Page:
I am a strong supporter of nuclear energy, but not at any cost. Many people agree with me that the AEC, NRC, ERDA, ORNL, etc. are often their worst enemies and get in the way of those of us who believe we can build and operate a nuclear energy industry that is acceptably safe and presents occupational and environmental risks that are far less than those of a well conducted fossil fuel power program. After all, the risks from NOx, SOx, COx, hydrocarbons and particulates in terms or lung carcinoma, chronic bronchitis and emphysema are very real and some of us are very concerned about the effects of CO2 on the climate. I am all for Jimmy Carter's emphasis on conservation, solar and fossil fuel energy for our power, but I believe with your help our country can take the lead in placing nuclear power in its proper place.
In closing, and in contrast with the faults at ORNL and Oak Ridge which I mentioned above, I would like to close with the reminder that some of our country's best scientists have worked at ORNL and a few of them are still there.
Best personal regards.
Sincerely,cc John F. Ahearne
Karl Z. Morgan
Acronyms and abbreviations appearing in Dr. Morgan's letter are explained below:
Pu = plutonium
U = uranium
Th = thorium
NOx = nitrogen oxides
SOx = sulphur oxides
COx = carbon oxides [CO2 = carbon dioxide] ORNL = Oak Ridge National Laboratory
ORAU = Oak Ridge Associated University
OSHA = Occupational Safety and Health Agency
AEC = Atomic Energy Commission
NRC = Nuclear Regulator Commission
ERDA = Energy Research and Development Administration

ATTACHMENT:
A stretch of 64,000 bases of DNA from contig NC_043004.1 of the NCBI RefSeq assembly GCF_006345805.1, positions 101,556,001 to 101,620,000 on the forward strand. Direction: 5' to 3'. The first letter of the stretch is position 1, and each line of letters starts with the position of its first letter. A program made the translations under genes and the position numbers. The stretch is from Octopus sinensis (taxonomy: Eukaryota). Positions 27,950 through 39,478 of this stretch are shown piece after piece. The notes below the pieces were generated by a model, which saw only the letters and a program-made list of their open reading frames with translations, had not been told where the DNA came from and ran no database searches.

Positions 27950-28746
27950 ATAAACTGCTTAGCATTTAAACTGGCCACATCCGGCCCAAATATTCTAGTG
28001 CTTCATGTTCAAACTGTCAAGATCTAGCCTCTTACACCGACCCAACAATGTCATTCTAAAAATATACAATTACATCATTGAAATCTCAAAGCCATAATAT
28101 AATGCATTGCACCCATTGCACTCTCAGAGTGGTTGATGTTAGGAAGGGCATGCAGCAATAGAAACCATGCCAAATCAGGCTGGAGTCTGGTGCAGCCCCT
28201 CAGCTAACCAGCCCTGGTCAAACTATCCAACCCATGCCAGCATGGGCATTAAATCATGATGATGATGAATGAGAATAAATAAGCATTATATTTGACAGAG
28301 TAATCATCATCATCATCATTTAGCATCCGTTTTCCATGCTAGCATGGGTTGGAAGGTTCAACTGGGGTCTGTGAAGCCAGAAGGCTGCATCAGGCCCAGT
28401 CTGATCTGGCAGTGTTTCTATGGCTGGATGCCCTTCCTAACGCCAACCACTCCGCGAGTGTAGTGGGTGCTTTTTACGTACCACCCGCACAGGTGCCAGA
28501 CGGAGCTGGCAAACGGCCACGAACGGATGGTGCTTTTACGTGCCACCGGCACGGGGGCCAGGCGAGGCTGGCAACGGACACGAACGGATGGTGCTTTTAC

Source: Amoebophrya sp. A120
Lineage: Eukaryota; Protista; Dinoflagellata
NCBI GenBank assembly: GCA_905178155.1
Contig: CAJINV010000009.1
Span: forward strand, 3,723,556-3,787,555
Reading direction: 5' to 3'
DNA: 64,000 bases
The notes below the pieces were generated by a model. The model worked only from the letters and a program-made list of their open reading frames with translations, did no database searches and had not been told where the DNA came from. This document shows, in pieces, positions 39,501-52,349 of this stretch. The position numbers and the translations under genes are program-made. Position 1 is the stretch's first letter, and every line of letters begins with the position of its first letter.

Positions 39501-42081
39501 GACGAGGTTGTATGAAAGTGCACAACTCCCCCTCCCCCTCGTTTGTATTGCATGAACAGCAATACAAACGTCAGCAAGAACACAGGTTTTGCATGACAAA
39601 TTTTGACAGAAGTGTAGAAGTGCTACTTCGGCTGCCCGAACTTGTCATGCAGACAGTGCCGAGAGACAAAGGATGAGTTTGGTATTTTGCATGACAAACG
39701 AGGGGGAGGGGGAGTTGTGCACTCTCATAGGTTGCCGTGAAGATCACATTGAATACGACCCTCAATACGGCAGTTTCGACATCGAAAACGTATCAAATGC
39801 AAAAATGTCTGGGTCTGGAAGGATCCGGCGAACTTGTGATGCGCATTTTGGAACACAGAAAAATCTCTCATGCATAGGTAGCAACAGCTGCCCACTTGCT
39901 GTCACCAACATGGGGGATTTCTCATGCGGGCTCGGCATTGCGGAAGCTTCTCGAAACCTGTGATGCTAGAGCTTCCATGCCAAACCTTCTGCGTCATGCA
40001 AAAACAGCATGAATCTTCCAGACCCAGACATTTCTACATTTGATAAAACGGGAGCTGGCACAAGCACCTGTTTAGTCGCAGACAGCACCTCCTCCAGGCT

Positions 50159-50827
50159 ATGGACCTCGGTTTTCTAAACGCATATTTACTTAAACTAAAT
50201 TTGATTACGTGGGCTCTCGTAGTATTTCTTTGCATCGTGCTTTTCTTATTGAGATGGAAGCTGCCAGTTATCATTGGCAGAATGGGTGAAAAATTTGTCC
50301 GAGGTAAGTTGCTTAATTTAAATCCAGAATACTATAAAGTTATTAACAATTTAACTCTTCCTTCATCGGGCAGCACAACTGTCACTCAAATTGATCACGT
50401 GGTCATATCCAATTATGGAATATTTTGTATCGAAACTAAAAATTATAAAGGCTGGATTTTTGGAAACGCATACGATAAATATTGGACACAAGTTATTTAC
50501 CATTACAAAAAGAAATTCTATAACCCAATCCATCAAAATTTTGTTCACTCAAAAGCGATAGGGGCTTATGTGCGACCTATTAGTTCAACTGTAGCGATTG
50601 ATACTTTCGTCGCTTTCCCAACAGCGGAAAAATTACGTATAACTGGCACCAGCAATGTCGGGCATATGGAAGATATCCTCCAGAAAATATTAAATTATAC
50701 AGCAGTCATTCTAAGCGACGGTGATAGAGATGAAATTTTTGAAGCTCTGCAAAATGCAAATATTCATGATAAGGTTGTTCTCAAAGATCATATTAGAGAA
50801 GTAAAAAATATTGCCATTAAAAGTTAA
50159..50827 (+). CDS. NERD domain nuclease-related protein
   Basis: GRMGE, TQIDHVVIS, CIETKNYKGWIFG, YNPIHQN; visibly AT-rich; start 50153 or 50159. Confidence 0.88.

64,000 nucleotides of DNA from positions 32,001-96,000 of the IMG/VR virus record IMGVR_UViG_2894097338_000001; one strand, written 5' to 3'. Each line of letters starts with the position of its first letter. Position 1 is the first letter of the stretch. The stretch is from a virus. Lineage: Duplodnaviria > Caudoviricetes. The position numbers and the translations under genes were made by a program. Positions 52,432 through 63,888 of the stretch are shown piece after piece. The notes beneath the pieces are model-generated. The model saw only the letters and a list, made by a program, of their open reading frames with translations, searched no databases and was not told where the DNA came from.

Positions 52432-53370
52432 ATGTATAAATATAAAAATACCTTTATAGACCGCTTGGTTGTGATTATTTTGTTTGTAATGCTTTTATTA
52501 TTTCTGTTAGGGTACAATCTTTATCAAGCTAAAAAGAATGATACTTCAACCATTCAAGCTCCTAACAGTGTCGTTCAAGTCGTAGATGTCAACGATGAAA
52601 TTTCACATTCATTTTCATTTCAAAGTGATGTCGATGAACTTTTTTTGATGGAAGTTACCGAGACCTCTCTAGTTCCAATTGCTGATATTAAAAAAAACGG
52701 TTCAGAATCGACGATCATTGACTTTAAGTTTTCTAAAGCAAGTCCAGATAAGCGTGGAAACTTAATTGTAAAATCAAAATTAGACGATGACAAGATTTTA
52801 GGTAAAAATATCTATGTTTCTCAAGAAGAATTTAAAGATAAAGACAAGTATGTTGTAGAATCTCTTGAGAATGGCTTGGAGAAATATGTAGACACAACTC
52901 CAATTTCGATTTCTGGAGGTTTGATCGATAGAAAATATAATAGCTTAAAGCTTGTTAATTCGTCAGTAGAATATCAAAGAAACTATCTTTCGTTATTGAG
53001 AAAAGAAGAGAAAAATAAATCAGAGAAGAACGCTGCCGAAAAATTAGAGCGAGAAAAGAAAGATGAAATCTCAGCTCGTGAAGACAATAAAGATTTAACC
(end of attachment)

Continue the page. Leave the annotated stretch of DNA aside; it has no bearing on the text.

LMFBR = Liquid Metal Fast Breeder Reactor
CRBR = Clinch River Breeder Reactor
LIST OF REFERENCES
- "HAM COMMISSION REPORT" -- Report of the Royal Commission on the Health and Safety of Workers in Mines, by James M. Ham (Commissioner). Government of Ontario, Toronto, 1976.
- PROCEEDINGS of a Congressional Seminar on Low Level Ionizing Radiation. Environmental Policy Institute, 317 Pennsylvania Ave SE, Washington DC, 20003, July 1977.
- "Radon Daughter Cancer in Man: Factors in Exposure Response Relationships" by V.E. Archer, E.P. Radford, and O. Axelson. Radiation Research 1978 (to appear).
- "The Colorado Plateau: Joachimsthal Revisited? An analysis of the Lung Cancer Problem in Uranium and Hard Rock Miners", by Arthur R. Tamplin and John W. Gofman. Testimony Presented at Hearings of the Joint Committee on Atomic Energy, 91st Congress of the United States, January 28, 1970.
- "MOH REPORT" -- Elliot Lake Protection from Radiation in New Housing. Report to the Environmental Assessment Board by the Ontario Ministry of Housing, with an Appendix by Jan Muller and R. Kusiak. February 1978.
- "The Cancer and Leukemia Consequences of Medical X-Rays" by John W. Gofman. Osteopathic Annals, Nov. 1975.
- "Health Effects of Radon-222 from Uranium Mining", by Robert O. Pohl. Search, Vol. 7, No. 8, August 1976.
- Letter from Karl Z. Morgan to James Schlesinger, May 25, 1977 (dealing in part with the epidemiological study of cancers in Hanford Workers by Thomas Mancuso, Alice Stewart, and George Kneale) -- reproduced in this text as Exhibit 12.
- "The Biological Effects of Radiation: Ten Times Worse Than Estimated", by Arthur R. Tamplin. Natural Resources Defense Council, 917 15th Street NW, Washington DC, 20005, August 1977.
- "The Plutonium Controversy", by John W. Gofman. Journal of the American Medical Association, Vol. 236, July 19, 1976.
- Mathematics in Today's World, edited by Gordon Edwards, Science Council of Canada, Ottawa, 1974. Limited edition. Copies available in all university libraries in Canada.